[show abstract][hide abstract] ABSTRACT: Herpes simplex virus 1 (HSV-1) ICP8 is a single-stranded DNA-binding protein that is necessary for viral DNA replication and exhibits recombinase activity in vitro. Alignment of the HSV-1 ICP8 amino acid sequence with ICP8 homologs from other herpesviruses revealed conserved aspartic acid (D) and glutamic acid (E) residues. Amino acid residue D1087 was conserved in every ICP8 homolog analyzed, indicating that it is likely critical for ICP8 function. We took a genetic approach to investigate the functions of the conserved ICP8 D and E residues in HSV-1 replication. The E1086A D1087A mutant form of ICP8 failed to support the replication of an ICP8 mutant virus in a complementation assay. E1086A D1087A mutant ICP8 bound DNA, albeit with reduced affinity, demonstrating that the protein is not globally misfolded. This mutant form of ICP8 was also recognized by a conformation-specific antibody, further indicating that its overall structure was intact. A recombinant virus expressing E1086A D1087A mutant ICP8 was defective in viral replication, viral DNA synthesis, and late gene expression in Vero cells. A class of enzymes called DDE recombinases utilize conserved D and E residues to coordinate divalent metal cations in their active sites. We investigated whether the conserved D and E residues in ICP8 were also required for binding metal cations and found that the E1086A D1087A mutant form of ICP8 exhibited altered divalent metal binding in an in vitro iron-induced cleavage assay. These results identify a novel divalent metal cation-binding site in ICP8 that is required for ICP8 functions during viral replication.
Journal of Virology 04/2012; 86(12):6825-34. · 5.08 Impact Factor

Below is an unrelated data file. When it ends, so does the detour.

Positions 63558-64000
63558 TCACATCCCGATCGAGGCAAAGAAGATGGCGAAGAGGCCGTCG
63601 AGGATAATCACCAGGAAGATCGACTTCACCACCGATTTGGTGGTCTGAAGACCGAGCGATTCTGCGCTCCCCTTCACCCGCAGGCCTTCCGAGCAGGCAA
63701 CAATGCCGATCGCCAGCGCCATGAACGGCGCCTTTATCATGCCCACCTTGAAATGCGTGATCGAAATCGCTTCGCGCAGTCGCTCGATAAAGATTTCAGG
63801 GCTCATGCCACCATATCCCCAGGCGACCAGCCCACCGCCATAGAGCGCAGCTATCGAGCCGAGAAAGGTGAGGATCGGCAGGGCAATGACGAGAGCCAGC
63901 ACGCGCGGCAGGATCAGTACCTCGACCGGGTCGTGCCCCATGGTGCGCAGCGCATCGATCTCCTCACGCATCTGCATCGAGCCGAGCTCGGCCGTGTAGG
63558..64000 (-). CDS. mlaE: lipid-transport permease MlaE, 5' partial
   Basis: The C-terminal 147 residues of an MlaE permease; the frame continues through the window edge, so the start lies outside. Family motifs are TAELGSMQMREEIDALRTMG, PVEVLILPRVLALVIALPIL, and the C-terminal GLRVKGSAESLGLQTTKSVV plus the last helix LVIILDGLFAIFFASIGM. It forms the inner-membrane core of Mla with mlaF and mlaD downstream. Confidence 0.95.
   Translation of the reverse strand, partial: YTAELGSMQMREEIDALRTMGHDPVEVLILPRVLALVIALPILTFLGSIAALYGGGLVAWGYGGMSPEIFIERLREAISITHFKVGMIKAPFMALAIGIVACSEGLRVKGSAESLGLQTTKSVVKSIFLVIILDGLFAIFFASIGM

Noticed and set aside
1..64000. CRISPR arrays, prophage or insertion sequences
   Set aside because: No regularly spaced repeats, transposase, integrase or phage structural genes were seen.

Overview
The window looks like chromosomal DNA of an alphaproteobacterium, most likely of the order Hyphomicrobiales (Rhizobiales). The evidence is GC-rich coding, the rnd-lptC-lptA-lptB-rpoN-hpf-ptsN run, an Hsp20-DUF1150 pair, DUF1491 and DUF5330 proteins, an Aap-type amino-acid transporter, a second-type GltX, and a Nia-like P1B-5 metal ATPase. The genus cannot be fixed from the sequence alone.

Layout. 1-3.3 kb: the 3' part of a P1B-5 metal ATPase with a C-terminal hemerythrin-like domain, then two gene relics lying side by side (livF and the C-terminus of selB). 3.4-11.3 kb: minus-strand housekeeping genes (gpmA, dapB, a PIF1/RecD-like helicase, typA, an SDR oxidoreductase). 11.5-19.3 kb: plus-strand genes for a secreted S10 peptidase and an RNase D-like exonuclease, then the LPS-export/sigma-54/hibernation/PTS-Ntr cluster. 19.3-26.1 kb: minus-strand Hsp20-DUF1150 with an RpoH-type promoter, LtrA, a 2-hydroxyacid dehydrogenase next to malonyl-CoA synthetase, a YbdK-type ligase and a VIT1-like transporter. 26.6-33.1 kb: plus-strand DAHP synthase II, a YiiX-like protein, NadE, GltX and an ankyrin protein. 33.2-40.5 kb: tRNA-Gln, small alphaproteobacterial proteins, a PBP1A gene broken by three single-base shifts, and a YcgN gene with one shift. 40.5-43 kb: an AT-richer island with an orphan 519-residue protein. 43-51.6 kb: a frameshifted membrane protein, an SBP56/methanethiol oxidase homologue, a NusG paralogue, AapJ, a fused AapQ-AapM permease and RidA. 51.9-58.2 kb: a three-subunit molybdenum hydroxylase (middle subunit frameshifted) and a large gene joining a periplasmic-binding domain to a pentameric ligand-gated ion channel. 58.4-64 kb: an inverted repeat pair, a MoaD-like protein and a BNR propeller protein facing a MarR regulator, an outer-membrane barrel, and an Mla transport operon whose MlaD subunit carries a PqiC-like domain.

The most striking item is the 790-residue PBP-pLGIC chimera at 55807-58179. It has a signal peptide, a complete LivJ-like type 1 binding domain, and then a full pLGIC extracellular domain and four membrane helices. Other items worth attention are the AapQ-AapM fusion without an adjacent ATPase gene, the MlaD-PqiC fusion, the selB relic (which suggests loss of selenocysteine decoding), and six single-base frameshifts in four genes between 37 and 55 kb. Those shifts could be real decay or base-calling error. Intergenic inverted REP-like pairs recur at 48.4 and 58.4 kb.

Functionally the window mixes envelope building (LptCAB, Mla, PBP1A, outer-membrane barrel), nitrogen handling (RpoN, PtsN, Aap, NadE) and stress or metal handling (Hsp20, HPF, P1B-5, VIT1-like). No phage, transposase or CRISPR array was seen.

[show abstract][hide abstract] ABSTRACT: Little is known about the mechanisms of gene targeting within the nucleus and its effect on gene expression, but most studies have concluded that genes located near the nuclear periphery are silenced by heterochromatin. In contrast, we found that early herpes simplex virus (HSV) genome complexes localize near the nuclear lamina and that this localization is associated with reduced heterochromatin on the viral genome and increased viral immediate-early (IE) gene transcription. In this study, we examined the mechanism of this effect and found that input virion transactivator protein, virion protein 16 (VP16), targets sites adjacent to the nuclear lamina and is required for targeting of the HSV genome to the nuclear lamina, exclusion of heterochromatin from viral replication compartments, and reduction of heterochromatin on the viral genome. Because cells infected with the VP16 mutant virus in1814 showed a phenotype similar to that of lamin A/C(-/-) cells infected with wild-type virus, we hypothesized that the nuclear lamina is required for VP16 activator complex formation. In lamin A/C(-/-) mouse embryo fibroblasts, VP16 and Oct-1 showed reduced association with the viral IE gene promoters, the levels of VP16 and HCF-1 stably associated with the nucleus were lower than in wild-type cells, and the association of VP16 with HCF-1 was also greatly reduced. These results show that the nuclear lamina is required for stable nuclear localization and formation of the VP16 activator complex and provide evidence for the nuclear lamina being the site of assembly of the VP16 activator complex. IMPORTANCE: The targeting of chromosomes in the cell nucleus is thought to be important in the regulation of expression of genes on the chromosomes. The major documented effect of intranuclear targeting has been silencing of chromosomes at sites near the nuclear periphery. In this study, we show that targeting of the herpes simplex virus DNA genome to the nuclear periphery promotes formation of transcriptional activator complexes on the viral genome, demonstrating that the nuclear periphery also has sites for activation of transcription. These results highlight the importance of the nuclear lamina, the structure that lines the inner nuclear membrane, in both transcriptional activation and repression. Future studies defining the molecular structures of these two types of nuclear sites should define new levels of gene regulation.